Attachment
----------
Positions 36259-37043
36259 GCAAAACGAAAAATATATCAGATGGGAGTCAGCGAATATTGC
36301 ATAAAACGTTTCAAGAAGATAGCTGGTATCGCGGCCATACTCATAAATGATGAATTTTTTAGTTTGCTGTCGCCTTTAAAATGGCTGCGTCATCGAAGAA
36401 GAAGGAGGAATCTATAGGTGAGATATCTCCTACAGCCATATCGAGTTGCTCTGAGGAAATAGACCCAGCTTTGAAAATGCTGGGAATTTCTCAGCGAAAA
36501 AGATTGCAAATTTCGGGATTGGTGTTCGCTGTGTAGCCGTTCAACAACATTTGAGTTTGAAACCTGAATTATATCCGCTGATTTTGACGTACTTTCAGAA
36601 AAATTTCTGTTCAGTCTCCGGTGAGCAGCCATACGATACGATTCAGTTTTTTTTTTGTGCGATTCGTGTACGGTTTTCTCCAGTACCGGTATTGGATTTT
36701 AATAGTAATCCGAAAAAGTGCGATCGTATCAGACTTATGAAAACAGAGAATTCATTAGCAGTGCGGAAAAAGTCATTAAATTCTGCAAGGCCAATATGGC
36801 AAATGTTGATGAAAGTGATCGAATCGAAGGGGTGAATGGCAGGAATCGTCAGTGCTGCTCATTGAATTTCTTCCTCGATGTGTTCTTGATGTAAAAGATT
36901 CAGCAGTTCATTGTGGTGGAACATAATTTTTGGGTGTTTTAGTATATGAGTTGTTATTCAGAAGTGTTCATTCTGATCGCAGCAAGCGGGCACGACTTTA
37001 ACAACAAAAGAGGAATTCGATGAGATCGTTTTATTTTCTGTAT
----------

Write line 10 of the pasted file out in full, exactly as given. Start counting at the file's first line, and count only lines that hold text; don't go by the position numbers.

37001 ACAACAAAAGAGGAATTCGATGAGATCGTTTTATTTTCTGTAT